How Can I Become a Foster Parent?

Photo Courtesy: Thiago Cerqueira/Unsplash

The National Foster Parent Association describes foster parenting as "a protective service to children and their families when families can no longer care for their children." Issues like misuse of drugs and alcohol, poverty and a parent’s mental illness can sometimes make it unsafe for a child to stay in their biological parents’ home. Sometimes when this happens, the child moves in to live with a foster family, which involves an adult temporarily providing care for the child when their birth parents can’t.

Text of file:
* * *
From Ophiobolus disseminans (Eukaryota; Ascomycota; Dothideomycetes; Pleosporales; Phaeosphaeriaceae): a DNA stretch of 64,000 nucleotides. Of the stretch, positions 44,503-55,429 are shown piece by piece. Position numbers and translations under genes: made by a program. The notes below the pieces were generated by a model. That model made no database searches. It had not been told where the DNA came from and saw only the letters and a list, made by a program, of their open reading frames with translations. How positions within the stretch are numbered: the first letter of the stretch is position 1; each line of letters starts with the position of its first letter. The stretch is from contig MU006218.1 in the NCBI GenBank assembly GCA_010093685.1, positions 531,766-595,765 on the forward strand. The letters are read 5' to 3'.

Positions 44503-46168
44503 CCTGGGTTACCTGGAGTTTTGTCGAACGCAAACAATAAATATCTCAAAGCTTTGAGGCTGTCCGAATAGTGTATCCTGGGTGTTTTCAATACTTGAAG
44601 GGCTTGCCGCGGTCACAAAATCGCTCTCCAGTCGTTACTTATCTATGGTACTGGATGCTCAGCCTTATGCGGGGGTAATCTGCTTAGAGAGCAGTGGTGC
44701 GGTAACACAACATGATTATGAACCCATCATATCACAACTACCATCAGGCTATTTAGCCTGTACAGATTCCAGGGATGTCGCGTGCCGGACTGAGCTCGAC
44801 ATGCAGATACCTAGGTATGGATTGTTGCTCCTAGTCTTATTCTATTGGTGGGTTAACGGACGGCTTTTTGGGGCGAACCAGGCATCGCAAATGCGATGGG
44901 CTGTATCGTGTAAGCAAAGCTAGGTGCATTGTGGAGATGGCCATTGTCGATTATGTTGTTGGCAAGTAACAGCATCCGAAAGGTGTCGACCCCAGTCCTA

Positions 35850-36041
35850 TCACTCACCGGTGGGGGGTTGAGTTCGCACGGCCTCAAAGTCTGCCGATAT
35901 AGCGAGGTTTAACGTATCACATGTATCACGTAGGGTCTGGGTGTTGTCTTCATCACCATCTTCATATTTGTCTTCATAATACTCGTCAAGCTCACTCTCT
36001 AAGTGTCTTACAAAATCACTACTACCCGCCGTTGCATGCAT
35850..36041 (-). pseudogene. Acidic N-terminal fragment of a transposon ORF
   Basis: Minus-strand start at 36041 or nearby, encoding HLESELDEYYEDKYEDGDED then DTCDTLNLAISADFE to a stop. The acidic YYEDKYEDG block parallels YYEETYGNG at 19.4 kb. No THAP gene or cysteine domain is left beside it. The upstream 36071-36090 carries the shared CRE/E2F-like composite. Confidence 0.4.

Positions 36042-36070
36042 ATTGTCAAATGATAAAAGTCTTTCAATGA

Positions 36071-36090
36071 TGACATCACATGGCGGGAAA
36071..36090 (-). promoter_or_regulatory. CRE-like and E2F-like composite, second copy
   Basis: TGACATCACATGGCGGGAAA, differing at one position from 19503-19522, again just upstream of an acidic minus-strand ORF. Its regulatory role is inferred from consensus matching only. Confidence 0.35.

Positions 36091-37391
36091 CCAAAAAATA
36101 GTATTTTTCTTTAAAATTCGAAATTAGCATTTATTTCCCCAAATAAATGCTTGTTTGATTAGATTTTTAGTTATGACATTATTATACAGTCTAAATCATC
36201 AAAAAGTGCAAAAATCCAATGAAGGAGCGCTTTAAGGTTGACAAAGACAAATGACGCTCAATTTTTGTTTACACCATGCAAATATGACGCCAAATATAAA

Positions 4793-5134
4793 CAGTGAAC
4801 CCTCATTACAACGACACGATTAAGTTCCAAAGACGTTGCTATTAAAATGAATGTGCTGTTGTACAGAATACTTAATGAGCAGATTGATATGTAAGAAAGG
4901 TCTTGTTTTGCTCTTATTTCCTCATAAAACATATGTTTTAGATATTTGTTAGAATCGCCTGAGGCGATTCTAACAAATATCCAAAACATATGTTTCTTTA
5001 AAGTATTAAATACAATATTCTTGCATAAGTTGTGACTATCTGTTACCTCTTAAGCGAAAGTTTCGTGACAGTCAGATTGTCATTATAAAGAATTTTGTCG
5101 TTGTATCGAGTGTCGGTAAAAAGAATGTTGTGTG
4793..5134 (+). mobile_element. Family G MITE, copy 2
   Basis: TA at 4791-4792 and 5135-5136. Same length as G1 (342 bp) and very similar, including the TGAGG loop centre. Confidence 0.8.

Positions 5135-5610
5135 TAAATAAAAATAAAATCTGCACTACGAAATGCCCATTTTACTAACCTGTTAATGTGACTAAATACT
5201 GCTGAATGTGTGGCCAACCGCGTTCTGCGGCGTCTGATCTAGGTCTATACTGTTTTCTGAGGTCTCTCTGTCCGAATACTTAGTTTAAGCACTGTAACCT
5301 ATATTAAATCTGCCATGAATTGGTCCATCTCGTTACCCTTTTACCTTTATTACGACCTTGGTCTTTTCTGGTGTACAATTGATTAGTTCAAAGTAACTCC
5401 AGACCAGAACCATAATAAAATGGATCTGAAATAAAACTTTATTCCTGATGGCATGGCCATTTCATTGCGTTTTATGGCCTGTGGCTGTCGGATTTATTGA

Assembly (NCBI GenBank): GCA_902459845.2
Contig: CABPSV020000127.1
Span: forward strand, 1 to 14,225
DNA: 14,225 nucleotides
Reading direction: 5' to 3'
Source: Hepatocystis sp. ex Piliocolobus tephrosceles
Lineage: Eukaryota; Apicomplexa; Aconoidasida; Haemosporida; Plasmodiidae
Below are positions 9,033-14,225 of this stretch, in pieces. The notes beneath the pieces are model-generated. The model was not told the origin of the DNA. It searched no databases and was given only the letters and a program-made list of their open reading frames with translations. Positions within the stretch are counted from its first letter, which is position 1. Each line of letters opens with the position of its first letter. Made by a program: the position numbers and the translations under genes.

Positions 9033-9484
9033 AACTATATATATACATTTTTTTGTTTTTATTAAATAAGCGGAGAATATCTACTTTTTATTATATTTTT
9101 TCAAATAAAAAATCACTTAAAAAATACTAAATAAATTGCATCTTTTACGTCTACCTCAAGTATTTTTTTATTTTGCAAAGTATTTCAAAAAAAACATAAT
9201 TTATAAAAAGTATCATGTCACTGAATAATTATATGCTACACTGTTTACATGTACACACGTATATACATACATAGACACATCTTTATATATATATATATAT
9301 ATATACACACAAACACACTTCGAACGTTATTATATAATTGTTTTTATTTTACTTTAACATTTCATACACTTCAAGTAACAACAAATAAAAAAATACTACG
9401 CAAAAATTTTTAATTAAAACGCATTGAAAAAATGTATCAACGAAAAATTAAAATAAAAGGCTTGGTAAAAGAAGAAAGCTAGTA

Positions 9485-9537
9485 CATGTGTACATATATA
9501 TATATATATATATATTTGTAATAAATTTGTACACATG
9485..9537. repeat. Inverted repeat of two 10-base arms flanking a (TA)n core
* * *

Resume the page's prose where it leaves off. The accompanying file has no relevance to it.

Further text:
When you become a foster parent, you may find yourself caring for children ranging in age from a few days old up to 21, and they may be in your home for a few days or over a year. Your goals are to provide for the child's needs, including educational needs, medical needs, day-to-day needs and special circumstances. The specific process for becoming a foster parent is different from state to state, but almost every journey includes these same basic steps.